SHAKESPEARE; Othello & King Lear - A comparison
If Shakespeare was alive today it is certain that there
would be a lot written about him. We would read reviews of
his new plays in newspapers, articles about his poetry in
the literary papers, and gossip about his love life and his
taste in clothes splashed across the glossy magazines. His
views about everything under the sun, from the government to
kitchen furniture, would probably appear regularly in the
colour supplements. His face would be familiar on television
talk shows, his voice well-known from radio broadcasts.
There would be so much recorded evidence about his life and
his opinions that it would not be hard to write about him.
Shakespeare, however, lived some four hundred years ago
in the reign of Queen Elizabeth I, when there was no tele-
vision or radio, nor even any newspapers as we know them
today. Although he was respected as an important person in
his own lifetime, nobody ever thought of writing about him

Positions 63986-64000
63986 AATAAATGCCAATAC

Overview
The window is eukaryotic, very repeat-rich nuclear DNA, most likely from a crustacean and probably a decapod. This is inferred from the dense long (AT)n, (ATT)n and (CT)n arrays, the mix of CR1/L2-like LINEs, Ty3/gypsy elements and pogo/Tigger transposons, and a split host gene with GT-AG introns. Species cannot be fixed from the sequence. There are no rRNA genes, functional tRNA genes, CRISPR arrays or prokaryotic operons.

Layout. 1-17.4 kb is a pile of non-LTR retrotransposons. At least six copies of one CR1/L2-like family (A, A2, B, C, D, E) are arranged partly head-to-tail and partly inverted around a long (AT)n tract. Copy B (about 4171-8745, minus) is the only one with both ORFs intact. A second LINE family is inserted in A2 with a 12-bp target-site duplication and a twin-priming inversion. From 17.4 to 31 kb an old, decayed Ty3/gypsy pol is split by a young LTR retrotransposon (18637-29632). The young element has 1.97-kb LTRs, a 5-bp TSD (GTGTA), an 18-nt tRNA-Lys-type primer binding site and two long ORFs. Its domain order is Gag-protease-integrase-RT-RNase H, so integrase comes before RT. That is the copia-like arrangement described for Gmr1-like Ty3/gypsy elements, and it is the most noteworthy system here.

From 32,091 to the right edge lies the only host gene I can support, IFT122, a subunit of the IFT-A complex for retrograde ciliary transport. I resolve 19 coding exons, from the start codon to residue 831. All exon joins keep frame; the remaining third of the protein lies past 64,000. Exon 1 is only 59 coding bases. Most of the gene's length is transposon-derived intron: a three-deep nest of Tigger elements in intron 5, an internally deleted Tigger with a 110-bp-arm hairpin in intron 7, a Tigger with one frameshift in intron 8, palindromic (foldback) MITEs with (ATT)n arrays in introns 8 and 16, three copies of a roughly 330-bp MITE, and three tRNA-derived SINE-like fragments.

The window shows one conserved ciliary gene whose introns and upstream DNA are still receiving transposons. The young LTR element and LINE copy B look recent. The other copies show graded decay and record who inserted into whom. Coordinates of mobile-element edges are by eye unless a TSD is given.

until well after his death. And Shakespeare did apparently
not believe in keeping a diary either. So it is largely by
luck that the little evidence we have, such as the entry of
his birth in the parish register, has survived at all.
And yet, by looking carefully at contemporary pictures, by
reading contemporary accounts, it is possible to get a good
idea of how the boy whose birth is recorded in the Stratford
register of 1654 grew up into the man who wrote such famous
plays still known all over the world, as we type.
Imagery used in Othello and King Lear.
In Othello and King Lear Shakespeare uses a lot of
imagery. The main image in Othello is that of animals in
action, preying upon one another, mischievous, lascivious,